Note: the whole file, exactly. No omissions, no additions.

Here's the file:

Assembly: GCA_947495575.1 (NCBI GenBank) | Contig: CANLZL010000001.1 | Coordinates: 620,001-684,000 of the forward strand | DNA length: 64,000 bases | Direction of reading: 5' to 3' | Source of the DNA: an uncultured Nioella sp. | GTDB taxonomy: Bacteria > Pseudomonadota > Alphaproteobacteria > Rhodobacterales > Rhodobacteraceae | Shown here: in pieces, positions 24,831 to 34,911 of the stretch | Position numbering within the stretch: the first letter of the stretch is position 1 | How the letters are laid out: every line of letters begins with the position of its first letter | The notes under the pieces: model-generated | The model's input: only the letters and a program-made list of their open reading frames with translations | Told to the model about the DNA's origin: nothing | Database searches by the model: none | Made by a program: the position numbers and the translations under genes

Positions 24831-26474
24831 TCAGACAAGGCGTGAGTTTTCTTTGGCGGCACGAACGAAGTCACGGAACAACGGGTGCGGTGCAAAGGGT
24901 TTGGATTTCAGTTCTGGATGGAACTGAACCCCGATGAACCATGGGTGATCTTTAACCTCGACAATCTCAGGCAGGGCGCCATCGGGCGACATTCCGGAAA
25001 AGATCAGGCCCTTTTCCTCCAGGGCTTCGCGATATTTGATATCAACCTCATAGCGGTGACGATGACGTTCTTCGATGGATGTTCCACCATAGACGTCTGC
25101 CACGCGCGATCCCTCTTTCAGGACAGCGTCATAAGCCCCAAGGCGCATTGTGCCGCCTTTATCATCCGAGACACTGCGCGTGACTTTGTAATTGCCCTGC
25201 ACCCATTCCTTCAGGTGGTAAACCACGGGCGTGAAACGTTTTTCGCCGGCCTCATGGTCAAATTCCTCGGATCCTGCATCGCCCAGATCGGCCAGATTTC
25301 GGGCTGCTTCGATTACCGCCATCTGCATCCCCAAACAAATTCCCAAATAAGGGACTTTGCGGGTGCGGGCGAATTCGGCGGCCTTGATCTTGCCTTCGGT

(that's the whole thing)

Assembly: GCA_947495575.1 (NCBI GenBank) | Contig: CANLZL010000001.1 | Coordinates: 620,001-684,000 of the forward strand | DNA length: 64,000 bases | Direction of reading: 5' to 3' | Source of the DNA: an uncultured Nioella sp. | GTDB taxonomy: Bacteria > Pseudomonadota > Alphaproteobacteria > Rhodobacterales > Rhodobacteraceae | Shown here: in pieces, positions 24,831 to 34,911 of the stretch | Position numbering within the stretch: the first letter of the stretch is position 1 | How the letters are laid out: every line of letters begins with the position of its first letter | The notes under the pieces: model-generated | The model's input: only the letters and a program-made list of their open reading frames with translations | Told to the model about the DNA's origin: nothing | Database searches by the model: none | Made by a program: the position numbers and the translations under genes

Positions 24831-26474
24831 TCAGACAAGGCGTGAGTTTTCTTTGGCGGCACGAACGAAGTCACGGAACAACGGGTGCGGTGCAAAGGGT
24901 TTGGATTTCAGTTCTGGATGGAACTGAACCCCGATGAACCATGGGTGATCTTTAACCTCGACAATCTCAGGCAGGGCGCCATCGGGCGACATTCCGGAAA
25001 AGATCAGGCCCTTTTCCTCCAGGGCTTCGCGATATTTGATATCAACCTCATAGCGGTGACGATGACGTTCTTCGATGGATGTTCCACCATAGACGTCTGC
25101 CACGCGCGATCCCTCTTTCAGGACAGCGTCATAAGCCCCAAGGCGCATTGTGCCGCCTTTATCATCCGAGACACTGCGCGTGACTTTGTAATTGCCCTGC
25201 ACCCATTCCTTCAGGTGGTAAACCACGGGCGTGAAACGTTTTTCGCCGGCCTCATGGTCAAATTCCTCGGATCCTGCATCGCCCAGATCGGCCAGATTTC
25301 GGGCTGCTTCGATTACCGCCATCTGCATCCCCAAACAAATTCCCAAATAAGGGACTTTGCGGGTGCGGGCGAATTCGGCGGCCTTGATCTTGCCTTCGGT